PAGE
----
Heading To The New Suburban States
September 24, 2002
Moving to the suburbs used to imply a local move to a more bucolic, safe middle-class neighborhood -- say from downtown L.A. to the San Fernando Valley. The 2000 census, however, showed a new kind of national "suburbanization," as large numbers of middle-class people chose to escape to whole new states.
Recent research shows U.S. population growth has shifted, for the first time in generations, toward smaller communities, non-urban areas, and less densely populated states. In particular, there are 13 fast-growing states that might be called America's Suburbs: Arizona, Colorado, Utah, Idaho, Nevada, Oregon, Washington, North Carolina, South Carolina, Georgia, Tennessee, Virginia, and Delaware.
What's particularly interesting about the migration to these states is that they grew mostly through the migration of successful native-born whites and blacks from other states.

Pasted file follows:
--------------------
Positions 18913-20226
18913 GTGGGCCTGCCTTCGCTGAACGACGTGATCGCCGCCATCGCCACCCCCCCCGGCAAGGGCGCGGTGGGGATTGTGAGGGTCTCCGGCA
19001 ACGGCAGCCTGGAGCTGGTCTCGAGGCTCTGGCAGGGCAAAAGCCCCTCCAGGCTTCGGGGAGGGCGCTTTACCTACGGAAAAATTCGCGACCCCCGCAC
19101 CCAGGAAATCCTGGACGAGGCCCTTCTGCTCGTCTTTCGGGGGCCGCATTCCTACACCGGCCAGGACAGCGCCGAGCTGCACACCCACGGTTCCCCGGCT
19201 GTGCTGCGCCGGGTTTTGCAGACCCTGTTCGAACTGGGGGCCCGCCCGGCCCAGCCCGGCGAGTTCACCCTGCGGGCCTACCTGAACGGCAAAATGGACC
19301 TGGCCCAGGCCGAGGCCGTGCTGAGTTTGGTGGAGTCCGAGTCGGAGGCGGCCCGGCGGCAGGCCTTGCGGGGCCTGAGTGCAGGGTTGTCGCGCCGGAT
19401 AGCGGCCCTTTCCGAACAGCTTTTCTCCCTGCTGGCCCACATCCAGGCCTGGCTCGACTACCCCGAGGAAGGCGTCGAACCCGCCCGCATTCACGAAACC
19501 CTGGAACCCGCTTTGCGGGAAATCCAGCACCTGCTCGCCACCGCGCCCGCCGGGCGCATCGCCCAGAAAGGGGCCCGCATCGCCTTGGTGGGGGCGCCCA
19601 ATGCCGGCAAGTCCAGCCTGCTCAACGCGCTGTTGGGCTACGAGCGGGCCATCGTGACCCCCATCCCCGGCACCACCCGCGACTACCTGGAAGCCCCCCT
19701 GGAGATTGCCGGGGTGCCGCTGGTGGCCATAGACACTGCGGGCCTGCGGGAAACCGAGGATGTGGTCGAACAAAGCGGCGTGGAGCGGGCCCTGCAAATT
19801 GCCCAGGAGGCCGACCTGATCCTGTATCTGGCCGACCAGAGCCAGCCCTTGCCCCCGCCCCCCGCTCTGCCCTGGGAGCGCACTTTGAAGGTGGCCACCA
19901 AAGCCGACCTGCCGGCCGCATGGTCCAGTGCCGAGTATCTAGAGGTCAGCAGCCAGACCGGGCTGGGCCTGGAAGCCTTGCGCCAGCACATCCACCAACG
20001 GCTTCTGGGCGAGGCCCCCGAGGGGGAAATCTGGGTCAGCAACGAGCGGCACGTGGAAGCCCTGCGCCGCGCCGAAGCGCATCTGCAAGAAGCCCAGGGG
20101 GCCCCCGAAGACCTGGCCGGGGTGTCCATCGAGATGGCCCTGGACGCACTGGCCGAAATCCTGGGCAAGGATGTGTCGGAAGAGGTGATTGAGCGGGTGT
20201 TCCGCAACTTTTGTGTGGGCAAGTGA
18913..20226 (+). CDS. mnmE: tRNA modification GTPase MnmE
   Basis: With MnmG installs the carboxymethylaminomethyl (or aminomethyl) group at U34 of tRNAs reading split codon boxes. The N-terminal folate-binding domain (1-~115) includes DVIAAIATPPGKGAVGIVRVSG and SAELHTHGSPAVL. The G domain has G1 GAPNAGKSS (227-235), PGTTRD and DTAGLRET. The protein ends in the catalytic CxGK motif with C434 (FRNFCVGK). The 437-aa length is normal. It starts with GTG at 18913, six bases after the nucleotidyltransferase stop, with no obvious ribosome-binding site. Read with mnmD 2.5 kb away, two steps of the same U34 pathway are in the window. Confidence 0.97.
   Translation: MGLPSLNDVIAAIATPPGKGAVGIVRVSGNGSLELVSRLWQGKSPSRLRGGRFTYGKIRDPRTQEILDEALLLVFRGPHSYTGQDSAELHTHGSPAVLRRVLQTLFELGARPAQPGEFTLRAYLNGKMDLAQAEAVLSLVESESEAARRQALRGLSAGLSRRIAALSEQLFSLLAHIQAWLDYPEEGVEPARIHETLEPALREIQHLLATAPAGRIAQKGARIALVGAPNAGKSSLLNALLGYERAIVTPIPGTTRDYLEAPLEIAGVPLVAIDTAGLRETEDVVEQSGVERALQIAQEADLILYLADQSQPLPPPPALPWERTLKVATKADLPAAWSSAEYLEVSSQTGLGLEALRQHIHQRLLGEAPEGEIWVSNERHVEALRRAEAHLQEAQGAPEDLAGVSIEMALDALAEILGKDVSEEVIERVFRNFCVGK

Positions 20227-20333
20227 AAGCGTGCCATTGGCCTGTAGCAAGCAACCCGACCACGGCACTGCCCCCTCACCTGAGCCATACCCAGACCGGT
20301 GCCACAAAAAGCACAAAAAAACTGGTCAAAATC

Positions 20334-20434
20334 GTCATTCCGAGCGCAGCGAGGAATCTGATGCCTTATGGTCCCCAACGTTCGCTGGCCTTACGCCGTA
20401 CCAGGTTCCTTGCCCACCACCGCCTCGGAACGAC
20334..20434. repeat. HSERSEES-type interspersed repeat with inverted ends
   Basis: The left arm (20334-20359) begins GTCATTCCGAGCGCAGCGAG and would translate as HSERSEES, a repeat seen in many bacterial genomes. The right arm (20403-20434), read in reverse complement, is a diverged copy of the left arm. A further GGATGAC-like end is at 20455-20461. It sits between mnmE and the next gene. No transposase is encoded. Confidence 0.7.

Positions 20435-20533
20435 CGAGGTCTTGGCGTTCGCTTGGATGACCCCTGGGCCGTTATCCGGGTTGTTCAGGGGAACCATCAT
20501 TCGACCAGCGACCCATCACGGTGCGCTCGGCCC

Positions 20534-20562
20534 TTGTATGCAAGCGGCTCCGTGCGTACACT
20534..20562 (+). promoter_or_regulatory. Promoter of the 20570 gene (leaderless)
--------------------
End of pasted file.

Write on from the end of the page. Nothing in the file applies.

- Domestic migrants outnumbered foreign-born immigrants by five to one in these states during the 1990s -- and 79 percent of the country's white population growth took place in these 13 states.
- The relocators ranged from young Gen-Xers just forming families to the well-off newly retired.
- Married couples with children are declining nationally, but they are growing in the 13-state area. (Nevada's 25 percent jump in the number of such traditional families led the nation.)
- In contrast, California, New York, Texas, Florida, Illinois, New Jersey, New Mexico, Hawaii, and Alaska lost white residents during the 1990s, and now house only 37 percent of the nation's native-born population.
These white losses reflect mostly young people, married couples, parents, and new retirees heading to the 13 new suburban states -- where they seem to be seeking new lives rooted in more old-fashioned values, researchers believe.
Source: William Frey, "The New Suburbanization," The American Enterprise, April/May 2002, American Enterprise Institute.
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